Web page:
When Steppenwolf extolled listeners to, “get [their] motor[s] running, head out on the highway, looking for adventure,” it captured a truly unique American phenomena. The automobile is in many ways a symbol of 20th Century America.
The rise of the automobile industry coincided with the post First World War ascendance of American industrial supremacy. In the 1950s, it represented the post War boom, suburbanization, and a symbol of independence for coming of age baby-boomers. Men in grey flannel suits drove to their stable corporate jobs, industrial workers drove to mills, mines, and manufacturers; even counter cultural beatniks and hippies drove “On the Road” to places like San Francisco.
As suburbia designed for cars mushroomed through the expansion of the Interstate Highway System, the automobile shifted from status symbol to transportation necessity. For example in 1983, 84.5 percent of 18 year olds held a driver’s license.
By 2010, the number of 18 year olds holding a driver’s license declined to 60.7 percent. Rising fuel costs, increasing costs of automobile ownership, changes to licensing laws, and the rise of social media have all been cited as reasons.
As part of its Youth Radio program, NPR interviewed Millennials to see how they were making life work without cars. Many are using mass transit, others are car sharing or pooling, and many are using the Internet for things that once required a car trip to undertake. As the late Senator Stevens said of the Internet, “It’s not a big truck. It’s a series of tubes.” That fundamental fact is giving a great many automakers reason for concern.
Over the last century, automobile ownership and the number of automobiles increased in an almost perfect linear fashion. The number of drivers licensed as a percentage of population also increased until the 1980s when the percent started to level off at 70% of the US population, a number that has changed little since 2000.
The trend of fewer young people holding a driver’s license and the decline in automobile sales has seemingly become endemic in North America and Europe. Due to changes in taxes and fuel prices, cash strapped Spaniards bought more bicycles than cars last year. This is only further compounded by the “aging out” of the large post-War generation, retirees drive less as they get older and likely require fewer cars for transportation needs.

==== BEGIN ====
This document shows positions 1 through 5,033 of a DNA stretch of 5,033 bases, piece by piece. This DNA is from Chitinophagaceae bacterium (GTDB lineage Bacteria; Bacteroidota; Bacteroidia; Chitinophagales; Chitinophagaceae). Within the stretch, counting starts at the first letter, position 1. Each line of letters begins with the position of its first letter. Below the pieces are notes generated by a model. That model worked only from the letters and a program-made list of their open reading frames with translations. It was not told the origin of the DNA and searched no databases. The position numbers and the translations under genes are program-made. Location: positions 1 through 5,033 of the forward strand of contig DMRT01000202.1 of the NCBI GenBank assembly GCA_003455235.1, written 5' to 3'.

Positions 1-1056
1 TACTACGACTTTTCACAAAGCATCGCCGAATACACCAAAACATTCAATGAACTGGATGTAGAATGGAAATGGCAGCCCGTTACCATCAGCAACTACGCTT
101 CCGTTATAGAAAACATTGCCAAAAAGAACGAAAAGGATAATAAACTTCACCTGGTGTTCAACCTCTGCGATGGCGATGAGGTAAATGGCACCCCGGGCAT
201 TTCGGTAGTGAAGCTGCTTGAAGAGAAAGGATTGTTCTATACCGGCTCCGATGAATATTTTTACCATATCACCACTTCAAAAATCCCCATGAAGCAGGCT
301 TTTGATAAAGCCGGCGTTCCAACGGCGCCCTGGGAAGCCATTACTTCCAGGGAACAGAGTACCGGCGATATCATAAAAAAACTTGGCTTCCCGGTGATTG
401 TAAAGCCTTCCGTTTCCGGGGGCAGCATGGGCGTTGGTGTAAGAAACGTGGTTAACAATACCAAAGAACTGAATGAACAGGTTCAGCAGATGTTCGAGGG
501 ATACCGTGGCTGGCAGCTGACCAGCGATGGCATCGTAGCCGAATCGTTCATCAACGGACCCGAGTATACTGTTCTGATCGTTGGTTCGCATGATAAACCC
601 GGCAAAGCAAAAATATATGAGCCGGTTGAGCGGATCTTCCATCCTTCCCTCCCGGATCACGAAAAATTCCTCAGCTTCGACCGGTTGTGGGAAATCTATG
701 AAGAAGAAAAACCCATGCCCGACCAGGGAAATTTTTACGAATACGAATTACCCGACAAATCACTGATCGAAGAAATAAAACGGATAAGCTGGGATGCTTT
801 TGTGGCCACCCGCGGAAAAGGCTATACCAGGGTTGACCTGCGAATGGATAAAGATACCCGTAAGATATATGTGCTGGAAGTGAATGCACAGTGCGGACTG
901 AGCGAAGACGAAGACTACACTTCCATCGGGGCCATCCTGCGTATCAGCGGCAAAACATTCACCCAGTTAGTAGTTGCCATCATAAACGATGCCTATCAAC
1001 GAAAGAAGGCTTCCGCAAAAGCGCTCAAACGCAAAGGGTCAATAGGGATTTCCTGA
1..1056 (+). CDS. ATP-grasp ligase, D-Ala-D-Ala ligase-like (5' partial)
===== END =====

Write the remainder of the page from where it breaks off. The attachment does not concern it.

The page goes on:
One also has to consider that there are more cars than Americans. The major reason for this is expansive corporate auto fleets, but one is hard pressed to not see how saturated the American market has become for automobiles. The dip in car and truck sales observed in the United States over the past decade has led some such as Michael Sivak to conclude that we have reached “peak car.”
So what is an automobile part supplier and an automobile manufacturer to make of all of this?
Well, for one thing, it is not the death knell of the auto industry. The fundamental need for personal transportation in modern society is not going away. Technological change and innovation are a part of any free market so disruption is the norm.
What must be stressed is that people’s desires and expectations regarding personal transportation have changed but not the requirement for transportation. Economic and environmental concerns are changing people’s perception of the automobile and so like any good business, the auto industry has to remember that the customer is always right.
In the next posts in this series, we are going to look at ways in which the auto industry is adapting to changes in consumer preference for transit and the way in which this will affect the auto industry supply chain.
About the Author (Author Profile)John Nash Maravich graduated from Duke University’s Nicholas School of the Environment as a Master of Environmental Management in 2013. His thesis examined the effect of changing fossil fuel markets, capital costs for equipment, and recent regulatory changes by the US Environmental Protection Agency on the United States' energy economy and operational power plant fleet. The project was done in conjunction with NET Power, a Durham, North Carolina based clean energy start-up. Mr. Maravich also holds a Bachelor of Science in Earth and Environmental Science from Virginia Wesleyan College and is a past recipient of the Environmental Protection Agency’s Greater Research Opportunity Fellowship. Mr. Maravich’s research interests are focused on the life cycle of technologies and subsequent assessment of environmental benefit or harm over long periods of time. For leisure, he enjoys hiking, kayaking, and building high fidelity vacuum tube audio equipment and speakers.
Sites That Link to this Post
- Auto Markets: Slow sales may mean Peak Car “Drivers…needed.” #1 : Paid From Savings | October 31, 2013
- Auto Markets: “Maybe you can Drive my Car!” Automakers’ new focus #3 : Paid From Savings | November 15, 2013
- Auto Markets: Parts Suppliers Help Industry “One piece at a time” #5 : Paid From Savings | November 22, 2013